Finally, at a time when many Poles were fearful about where their country was heading, the pope offered a refreshing hope for the future by calling on the country to have faith in God, who was guiding and protecting Poland. By the 1970s, the economic hardships of rising prices, food shortages, and smaller wages coupled with the discontent over the communist regime, and as a result, the outlook for the country looked increasingly bleak (Lukowski and Zawadzki, A Concise History of Poland, 312).

 

The papal pilgrimage helped alleviate some of this pessimism.  In his first homily of the visit, John Paul II appealed to God: “Let your Spirit descend and renew the face of the earth, the face of this land” (John Paul II, “Homily in Victory Square”). This remark strengthened the sense that God was protecting the people of Poland.  The pope also urged the people to not be afraid, to put their faith in God, and to “never be defeated” (John Paul II, “Homily in Krakow”).  This uplifting message was well received by the nation. They were motivated, now more than ever, to stand up to the regime and demand a better future.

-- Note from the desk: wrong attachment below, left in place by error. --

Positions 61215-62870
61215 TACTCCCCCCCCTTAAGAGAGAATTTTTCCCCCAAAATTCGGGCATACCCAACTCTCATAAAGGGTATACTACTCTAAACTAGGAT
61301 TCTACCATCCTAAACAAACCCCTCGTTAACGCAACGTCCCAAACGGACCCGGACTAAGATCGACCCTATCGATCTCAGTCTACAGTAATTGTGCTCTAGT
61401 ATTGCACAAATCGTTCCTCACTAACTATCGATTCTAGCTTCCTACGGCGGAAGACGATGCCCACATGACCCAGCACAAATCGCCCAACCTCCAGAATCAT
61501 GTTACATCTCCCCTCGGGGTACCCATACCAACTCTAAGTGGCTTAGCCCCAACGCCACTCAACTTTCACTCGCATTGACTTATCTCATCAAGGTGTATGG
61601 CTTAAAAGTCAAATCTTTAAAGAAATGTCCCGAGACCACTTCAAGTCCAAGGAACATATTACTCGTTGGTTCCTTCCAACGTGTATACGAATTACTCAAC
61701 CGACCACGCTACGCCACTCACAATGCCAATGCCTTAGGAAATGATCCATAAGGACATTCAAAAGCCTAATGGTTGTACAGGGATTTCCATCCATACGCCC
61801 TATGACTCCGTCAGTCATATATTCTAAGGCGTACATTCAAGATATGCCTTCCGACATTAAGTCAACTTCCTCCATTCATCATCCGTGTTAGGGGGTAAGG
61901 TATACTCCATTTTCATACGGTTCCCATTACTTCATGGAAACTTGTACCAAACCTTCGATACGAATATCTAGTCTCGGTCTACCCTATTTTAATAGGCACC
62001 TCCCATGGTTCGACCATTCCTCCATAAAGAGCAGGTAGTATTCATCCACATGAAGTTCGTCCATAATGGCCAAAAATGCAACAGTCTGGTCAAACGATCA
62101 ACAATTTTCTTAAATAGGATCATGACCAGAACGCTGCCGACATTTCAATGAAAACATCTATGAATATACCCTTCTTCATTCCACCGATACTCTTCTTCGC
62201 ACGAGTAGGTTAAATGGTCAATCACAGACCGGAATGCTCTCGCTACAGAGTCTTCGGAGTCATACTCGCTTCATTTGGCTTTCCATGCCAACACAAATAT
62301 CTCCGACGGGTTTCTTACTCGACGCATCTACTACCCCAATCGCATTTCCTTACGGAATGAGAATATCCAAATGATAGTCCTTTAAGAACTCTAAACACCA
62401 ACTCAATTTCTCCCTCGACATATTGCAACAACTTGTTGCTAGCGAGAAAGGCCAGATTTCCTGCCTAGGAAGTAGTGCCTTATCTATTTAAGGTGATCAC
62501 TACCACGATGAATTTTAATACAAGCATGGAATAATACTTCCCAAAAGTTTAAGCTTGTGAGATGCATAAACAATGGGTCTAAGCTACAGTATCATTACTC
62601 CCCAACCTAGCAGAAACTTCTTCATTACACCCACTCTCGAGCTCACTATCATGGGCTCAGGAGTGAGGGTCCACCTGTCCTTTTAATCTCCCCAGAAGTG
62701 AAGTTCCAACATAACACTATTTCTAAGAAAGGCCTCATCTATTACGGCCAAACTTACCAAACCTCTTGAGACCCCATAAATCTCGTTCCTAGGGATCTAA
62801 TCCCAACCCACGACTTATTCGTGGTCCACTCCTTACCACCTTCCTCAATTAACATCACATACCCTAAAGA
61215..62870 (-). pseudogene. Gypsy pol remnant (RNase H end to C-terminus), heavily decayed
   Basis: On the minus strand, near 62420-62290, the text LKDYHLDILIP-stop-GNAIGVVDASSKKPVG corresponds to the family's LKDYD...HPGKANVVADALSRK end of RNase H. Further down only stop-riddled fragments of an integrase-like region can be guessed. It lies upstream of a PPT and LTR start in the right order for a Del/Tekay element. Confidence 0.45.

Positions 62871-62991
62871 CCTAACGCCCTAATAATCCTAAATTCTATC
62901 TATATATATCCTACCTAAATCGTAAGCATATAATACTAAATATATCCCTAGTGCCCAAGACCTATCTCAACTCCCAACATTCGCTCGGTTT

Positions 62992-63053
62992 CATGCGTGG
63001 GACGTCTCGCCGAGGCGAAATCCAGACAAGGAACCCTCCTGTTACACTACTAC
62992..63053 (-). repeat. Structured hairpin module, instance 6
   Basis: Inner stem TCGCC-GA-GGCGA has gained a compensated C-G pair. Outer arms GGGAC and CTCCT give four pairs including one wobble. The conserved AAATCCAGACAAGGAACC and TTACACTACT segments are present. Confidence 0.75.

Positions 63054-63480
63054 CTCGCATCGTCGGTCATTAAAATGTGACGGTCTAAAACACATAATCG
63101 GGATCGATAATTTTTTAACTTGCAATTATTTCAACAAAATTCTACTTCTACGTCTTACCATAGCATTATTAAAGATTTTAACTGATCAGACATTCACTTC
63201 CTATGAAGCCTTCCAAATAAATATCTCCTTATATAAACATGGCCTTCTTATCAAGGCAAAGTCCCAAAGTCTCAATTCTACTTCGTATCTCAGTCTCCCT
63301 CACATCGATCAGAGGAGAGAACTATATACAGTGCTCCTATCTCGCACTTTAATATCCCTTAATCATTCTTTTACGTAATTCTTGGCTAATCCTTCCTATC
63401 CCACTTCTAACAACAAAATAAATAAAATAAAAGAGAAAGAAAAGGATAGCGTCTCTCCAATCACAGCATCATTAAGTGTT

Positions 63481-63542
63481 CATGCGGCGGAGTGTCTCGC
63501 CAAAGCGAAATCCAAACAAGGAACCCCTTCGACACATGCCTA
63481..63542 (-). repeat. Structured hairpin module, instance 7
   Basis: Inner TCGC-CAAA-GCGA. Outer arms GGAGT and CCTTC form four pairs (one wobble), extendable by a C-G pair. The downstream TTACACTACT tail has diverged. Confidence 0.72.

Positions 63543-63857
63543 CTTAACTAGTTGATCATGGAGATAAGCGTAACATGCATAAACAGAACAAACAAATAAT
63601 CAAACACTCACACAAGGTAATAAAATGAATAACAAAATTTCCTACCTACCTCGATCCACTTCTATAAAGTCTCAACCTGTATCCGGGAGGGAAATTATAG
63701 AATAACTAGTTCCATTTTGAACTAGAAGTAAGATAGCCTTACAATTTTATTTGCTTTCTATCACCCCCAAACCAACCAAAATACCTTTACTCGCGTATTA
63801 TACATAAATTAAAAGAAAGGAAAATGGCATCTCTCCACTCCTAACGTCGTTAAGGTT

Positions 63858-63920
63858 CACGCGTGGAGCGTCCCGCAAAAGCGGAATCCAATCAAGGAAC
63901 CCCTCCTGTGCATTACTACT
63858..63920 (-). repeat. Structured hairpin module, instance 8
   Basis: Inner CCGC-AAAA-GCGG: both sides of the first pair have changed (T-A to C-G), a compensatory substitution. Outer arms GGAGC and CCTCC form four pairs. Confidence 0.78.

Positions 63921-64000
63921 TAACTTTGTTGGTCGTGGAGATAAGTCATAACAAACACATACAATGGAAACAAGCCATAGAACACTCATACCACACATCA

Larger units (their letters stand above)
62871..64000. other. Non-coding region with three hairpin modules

John Paul II’s love of Poland is evident in this photo. The pope weeps as he prepares to leave Krakow, Poland on June 10, 1979.

 

 

Because unity, dignity, and optimism are all abstract feelings, it is difficult to say with certainty exactly how John Paul II’s visit is linked to the fall of communism in Poland; many scholars, however, do their best to explain this connection. One scholar argues that the pope’s simple, precise language allowed for strong Catholic discourse to emerge on the public sphere after years of being confined to churches. As a result, the people chose to rally behind this coherent, refreshing Catholic platform, and the old rhetoric of communism no longer dominated the public arena (Kubik, The Power of Symbols, 150).

 

Although a change in discourse may have been extremely important in the dissolution of communism, there was another, more concrete, effect of the papal visit on the regime.  The 1980 creation of Solidarity, the first independent trade union in Poland, was a crucial factor in forcing the state to negotiate with the people, and the leader of Solidarity, Lech Walesa, cites John Paul II’s pilgrimage as a major force in the union’s creation.

 

According to Walesa, “the pope showed us how numerous we were and showed us the…power we had if we joined together as one. We stopped being afraid and gathered together 10 million people in our trade union, Solidarity, which changed the face of this earth” (Walesa, “Rescuing Morality”). Solidarity serves as a concrete example of how Poles were able to channel their newfound energy in a productive way.

Prior to 1979, Poles were already longing for reform; they just needed a spark to galvanize their movement, and the pilgrimage of Pope John Paul II provided such a spark.